People power? EU gets low marks on ‘energy communities’

Energy cooperatives reinvest the benefits of renewable energy locally whereas a big power utility will repatriate profits to the company headquarters. [100% Campaign / Flickr]

When the European Commission tabled its Winter Package of clean energy laws in November 2016, there was a smell of revolution in the air, with Brussels pitching a future where citizens would be empowered to generate their own electricity, consume it locally and sell it back to the grid.

More than a year later, however, this vision has been dramatically scaled back.

As they gathered in Brussels for a Council meeting on 18 December, the EU’s 28 energy ministers seemed to pay little attention to the Commission’s grand plans.

“Very few countries were vocal in supporting community energy, unfortunately, and most were simply indifferent,” says Sebastian Mang, climate and energy policy adviser with Greenpeace EU.

“Greece was probably the only country which raised the issue,” Mang told EURACTIV.com. And when they weren’t indifferent, EU countries were either opposed to the idea of electricity self-generation – like Spain – or busy trying to limit its scope, like Germany.

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Two pioneering solar PV projects in Greece that enable renewable electricity benefits to be shared across local communities are coming under threat from draft EU rules on renewable energy “self-generation”, Greenpeace has warned.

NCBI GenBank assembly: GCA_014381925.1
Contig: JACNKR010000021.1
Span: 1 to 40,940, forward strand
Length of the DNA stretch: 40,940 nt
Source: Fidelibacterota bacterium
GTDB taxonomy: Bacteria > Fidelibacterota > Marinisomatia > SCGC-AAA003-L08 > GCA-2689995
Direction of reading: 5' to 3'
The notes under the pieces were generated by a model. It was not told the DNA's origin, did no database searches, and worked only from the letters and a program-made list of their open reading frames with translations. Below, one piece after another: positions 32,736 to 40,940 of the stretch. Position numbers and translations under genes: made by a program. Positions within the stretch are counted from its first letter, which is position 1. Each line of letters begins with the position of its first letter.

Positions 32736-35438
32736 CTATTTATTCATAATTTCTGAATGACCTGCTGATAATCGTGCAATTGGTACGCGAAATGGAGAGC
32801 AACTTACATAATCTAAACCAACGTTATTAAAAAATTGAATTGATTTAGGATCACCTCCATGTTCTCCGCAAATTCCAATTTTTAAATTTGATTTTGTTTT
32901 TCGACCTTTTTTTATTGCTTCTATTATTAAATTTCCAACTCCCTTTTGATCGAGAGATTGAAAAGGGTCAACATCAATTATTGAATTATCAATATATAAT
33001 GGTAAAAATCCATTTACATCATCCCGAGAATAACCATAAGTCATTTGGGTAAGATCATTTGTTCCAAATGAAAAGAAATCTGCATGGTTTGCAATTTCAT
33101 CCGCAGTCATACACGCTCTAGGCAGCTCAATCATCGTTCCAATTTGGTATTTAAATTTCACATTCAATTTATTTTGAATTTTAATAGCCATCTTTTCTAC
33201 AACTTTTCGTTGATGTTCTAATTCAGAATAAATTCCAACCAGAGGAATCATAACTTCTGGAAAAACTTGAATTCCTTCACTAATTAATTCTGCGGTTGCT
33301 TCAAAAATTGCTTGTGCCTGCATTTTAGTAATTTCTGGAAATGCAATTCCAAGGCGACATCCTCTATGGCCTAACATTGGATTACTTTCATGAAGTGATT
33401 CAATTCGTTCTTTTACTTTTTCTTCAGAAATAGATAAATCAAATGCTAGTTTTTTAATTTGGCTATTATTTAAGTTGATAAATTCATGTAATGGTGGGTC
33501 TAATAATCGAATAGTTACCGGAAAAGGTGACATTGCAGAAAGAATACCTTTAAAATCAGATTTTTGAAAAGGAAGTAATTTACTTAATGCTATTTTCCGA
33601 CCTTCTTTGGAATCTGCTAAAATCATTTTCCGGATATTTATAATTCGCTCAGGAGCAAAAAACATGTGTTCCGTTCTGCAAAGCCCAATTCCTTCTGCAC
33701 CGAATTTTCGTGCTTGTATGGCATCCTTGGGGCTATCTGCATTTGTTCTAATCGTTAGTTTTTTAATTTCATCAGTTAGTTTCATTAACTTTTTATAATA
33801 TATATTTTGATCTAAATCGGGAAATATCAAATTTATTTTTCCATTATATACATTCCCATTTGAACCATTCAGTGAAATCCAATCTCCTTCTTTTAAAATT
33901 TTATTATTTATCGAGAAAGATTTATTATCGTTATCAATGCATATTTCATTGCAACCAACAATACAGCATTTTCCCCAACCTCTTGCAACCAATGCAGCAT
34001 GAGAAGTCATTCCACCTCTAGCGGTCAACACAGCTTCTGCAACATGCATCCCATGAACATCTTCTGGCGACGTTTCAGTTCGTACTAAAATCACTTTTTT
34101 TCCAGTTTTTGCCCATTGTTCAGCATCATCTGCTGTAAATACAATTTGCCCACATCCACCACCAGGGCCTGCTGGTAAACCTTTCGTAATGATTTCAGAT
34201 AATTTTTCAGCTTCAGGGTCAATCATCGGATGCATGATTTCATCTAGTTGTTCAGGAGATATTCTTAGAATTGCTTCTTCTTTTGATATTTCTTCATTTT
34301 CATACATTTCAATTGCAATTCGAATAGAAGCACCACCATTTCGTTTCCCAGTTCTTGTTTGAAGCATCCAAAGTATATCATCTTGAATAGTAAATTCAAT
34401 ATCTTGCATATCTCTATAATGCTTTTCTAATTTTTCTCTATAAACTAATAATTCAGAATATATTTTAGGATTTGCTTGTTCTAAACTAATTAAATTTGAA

Greenpeace is not alone in raising the issue. SolarPower Europe, a trade association which spearheads the recently-launched “Small Is Beautiful” campaign, was also disappointed.

The group of 13 trade associations – representing industries ranging from wind power to biomass, ocean energy, heat pumps and cogeneration – had called for small-scale installations to be exempted from grid balancing responsibilities. They also asked for “priority dispatch” to feed excess electricity to the grid, in line with the Commission’s original proposal.

But the Council watered down those provisions, making such exemptions a unilateral decision by the member states, said Aurélie Beauvais, policy director at SolarPower Europe.

If the Council’s stance is maintained in upcoming talks with the European Parliament, it will “expose small consumers and SME’s willing to produce their own energy to huge uncertainties, as well as disproportionate administrative and financial burdens”, Beauvais warned.